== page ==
The EPA has proposed a revised US national drinking water standard. With formal implementation expected in late 2023, these stringent measures target six common PFAS, with tolerable limits all but eliminating any trace in drinking water. 

"The previous guideline, set in 2016, set a limit of 70 parts per trillion (ppt) for both PFOS and PFOA in drinking water. The new advisories decrease that by more than a thousandfold. The new limit for PFOS is 0.02 ppt; for PFOA, it's 0.004 ppt. Essentially, the EPA wants the limits to be as close as possible to zero as a growing body of research has shown how toxic these compounds are."


Coupled with the availability of US$2bn in Bipartisan Infrastructure Law Funding, all municipal water utilities in the USA must now adopt measures which ensure compliance. 

The proposed rules require public water systems to: 

  1. Monitor for PFAS;
  2. Notify the public of PFAS levels; and
  3. Reduce PFAS levels until they meet standards.

In meeting the levels proposed, the EPA has previously provided guidance on how best to achieve compliance. This has focussed on three measures, namely:

  1. Activated Carbon
  2. Ion Exchange Treatment
  3. High Pressure Membranes

The most commonly used method, and primary recommendation of the EPA as a solution to combat liquid-phase chemical removal, is through filtering using Granular Activated Carbon (GAC).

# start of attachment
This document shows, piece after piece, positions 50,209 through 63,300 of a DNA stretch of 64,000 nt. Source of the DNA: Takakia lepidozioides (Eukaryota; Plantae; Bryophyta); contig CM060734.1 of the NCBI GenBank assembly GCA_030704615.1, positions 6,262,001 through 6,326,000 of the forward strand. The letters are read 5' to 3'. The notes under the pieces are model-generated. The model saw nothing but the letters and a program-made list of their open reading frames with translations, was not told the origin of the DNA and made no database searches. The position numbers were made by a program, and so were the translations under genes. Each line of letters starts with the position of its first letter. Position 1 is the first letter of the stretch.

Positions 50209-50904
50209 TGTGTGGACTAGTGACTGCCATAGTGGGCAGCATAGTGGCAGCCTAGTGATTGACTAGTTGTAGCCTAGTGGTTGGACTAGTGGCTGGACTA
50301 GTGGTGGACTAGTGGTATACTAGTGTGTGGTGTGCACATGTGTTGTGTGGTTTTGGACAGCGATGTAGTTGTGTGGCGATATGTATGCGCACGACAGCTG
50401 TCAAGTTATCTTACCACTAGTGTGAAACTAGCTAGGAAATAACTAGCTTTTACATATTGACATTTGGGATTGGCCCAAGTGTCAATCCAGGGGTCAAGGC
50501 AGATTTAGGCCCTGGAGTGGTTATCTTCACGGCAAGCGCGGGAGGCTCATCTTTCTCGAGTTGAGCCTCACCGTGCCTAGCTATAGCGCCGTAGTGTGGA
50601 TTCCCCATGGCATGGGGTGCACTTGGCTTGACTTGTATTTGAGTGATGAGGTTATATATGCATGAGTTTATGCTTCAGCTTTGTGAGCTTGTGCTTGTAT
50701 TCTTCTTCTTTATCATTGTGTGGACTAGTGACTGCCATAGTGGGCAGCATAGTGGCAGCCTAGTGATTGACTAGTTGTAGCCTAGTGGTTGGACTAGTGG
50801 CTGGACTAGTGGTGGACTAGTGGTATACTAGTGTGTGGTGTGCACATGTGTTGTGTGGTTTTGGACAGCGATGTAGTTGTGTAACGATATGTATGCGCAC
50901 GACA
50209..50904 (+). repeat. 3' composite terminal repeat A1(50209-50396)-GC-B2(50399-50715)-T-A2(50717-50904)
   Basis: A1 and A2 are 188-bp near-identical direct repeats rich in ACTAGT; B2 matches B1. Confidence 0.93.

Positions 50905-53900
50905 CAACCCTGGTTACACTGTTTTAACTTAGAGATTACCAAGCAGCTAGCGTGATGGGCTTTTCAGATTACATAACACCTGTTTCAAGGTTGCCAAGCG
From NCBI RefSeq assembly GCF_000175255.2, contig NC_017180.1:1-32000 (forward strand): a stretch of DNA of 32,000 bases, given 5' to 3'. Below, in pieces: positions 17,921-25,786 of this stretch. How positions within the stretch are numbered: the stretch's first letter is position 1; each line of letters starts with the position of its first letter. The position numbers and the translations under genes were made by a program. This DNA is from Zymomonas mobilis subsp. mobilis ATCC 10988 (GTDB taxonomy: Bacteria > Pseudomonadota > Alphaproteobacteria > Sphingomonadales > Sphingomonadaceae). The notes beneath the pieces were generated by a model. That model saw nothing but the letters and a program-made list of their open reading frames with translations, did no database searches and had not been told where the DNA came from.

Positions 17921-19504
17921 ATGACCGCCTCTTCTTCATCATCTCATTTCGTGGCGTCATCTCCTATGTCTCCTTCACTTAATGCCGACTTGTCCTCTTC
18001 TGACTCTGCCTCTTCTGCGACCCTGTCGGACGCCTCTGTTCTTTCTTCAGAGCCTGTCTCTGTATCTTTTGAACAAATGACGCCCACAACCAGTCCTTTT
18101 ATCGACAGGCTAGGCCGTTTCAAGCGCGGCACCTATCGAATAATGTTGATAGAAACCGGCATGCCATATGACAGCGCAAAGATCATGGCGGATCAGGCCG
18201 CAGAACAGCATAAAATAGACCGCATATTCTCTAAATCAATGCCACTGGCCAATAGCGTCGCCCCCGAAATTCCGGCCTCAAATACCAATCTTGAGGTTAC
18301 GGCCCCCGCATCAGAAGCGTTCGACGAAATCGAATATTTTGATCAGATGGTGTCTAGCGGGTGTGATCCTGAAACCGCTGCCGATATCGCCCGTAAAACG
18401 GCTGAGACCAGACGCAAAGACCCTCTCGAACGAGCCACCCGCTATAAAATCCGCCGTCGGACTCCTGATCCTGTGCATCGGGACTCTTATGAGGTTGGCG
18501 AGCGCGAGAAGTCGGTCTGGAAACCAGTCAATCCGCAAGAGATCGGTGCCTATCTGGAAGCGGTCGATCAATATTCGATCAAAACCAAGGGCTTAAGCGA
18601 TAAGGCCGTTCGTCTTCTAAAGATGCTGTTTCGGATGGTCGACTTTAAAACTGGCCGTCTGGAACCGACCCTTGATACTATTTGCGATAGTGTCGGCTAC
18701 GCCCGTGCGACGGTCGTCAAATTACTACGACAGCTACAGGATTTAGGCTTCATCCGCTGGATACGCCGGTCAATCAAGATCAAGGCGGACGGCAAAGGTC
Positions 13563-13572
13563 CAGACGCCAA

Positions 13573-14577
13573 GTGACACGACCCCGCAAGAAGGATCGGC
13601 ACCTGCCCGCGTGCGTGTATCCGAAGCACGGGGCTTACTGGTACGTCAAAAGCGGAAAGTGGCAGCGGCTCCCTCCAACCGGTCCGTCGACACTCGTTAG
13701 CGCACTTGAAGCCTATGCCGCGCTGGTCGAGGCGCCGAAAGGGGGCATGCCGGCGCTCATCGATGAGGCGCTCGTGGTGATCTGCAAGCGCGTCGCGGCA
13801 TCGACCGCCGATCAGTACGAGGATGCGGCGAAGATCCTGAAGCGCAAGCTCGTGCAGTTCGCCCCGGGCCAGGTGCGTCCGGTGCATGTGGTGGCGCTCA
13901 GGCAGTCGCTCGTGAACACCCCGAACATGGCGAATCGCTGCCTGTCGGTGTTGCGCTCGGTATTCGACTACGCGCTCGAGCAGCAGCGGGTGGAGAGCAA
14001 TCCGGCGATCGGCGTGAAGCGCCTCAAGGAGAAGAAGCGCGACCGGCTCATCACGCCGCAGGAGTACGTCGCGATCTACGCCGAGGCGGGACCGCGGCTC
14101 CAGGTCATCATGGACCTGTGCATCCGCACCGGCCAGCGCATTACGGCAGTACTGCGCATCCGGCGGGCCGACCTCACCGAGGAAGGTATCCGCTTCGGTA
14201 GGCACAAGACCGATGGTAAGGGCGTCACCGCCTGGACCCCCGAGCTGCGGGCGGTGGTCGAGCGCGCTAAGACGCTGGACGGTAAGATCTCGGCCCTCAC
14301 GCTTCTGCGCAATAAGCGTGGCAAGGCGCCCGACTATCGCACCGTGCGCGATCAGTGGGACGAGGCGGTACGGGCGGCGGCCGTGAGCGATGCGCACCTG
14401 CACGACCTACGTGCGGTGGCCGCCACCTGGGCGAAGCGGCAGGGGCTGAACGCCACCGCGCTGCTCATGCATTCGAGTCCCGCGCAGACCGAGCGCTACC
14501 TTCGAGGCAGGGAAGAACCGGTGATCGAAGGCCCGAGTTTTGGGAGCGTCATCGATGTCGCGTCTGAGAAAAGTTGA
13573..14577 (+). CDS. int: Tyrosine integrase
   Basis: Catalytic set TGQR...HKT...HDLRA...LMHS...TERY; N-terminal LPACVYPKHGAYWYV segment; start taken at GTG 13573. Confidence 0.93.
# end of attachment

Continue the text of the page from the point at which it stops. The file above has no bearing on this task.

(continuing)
Investment opportunity

Unlike asbestos, where profits were derived from shorting companies selling asbestos products, activated carbon appears to offer a profitable long thesis. Pricing has moved aggressively in recent periods, with industry leader Calgon Carbon announcing price rises of 15-40% across its product range in December 2022. 

At PURE, we are investing in this thematic via an exposure to ASX listed company, Carbonxt (CG1.ASX). CG1 has historically focussed on air-phase solutions through powdered and pelletised products. A recent 50/50 joint venture agreement with Kentucky Carbon Processing (KCP) is facilitating the Company's entry into the liquid-phase market. 

Carbonxt's aim is to meet demand from water utilities via the production of GAC, or a superior pelletised product. The Company can produce GAC but also has aspirations to introduce a specialised pellet product that achieves the same results with less pressure drop. In simple terms, this decreases electricity consumption for water utilities, lowering their cost of production. 

Not only is market demand underpinned by regulatory change, but new supply is both long-dated and costly. 

Calgon Carbon announced a 25ktpa expansion at its Mississippi plant in 2020 at a cost of US$185m. We understand this came online in 2022. Carbonxt is expecting saleable product from the JV facility in 1H2024, with an initial 10ktpa delivered at a capital cost of just US$20m. The JV parties believe this can be doubled to 20ktpa for a modest additional outlay. 

Carbonxt's entry into the liquid-phase market appears well timed. The Company estimates that the current Activated Carbon market for the liquid phase is c.US$600m per annum, but the American Waterworks Association estimates the annual cost to comply with the regulations in its current form is US$3.8bn.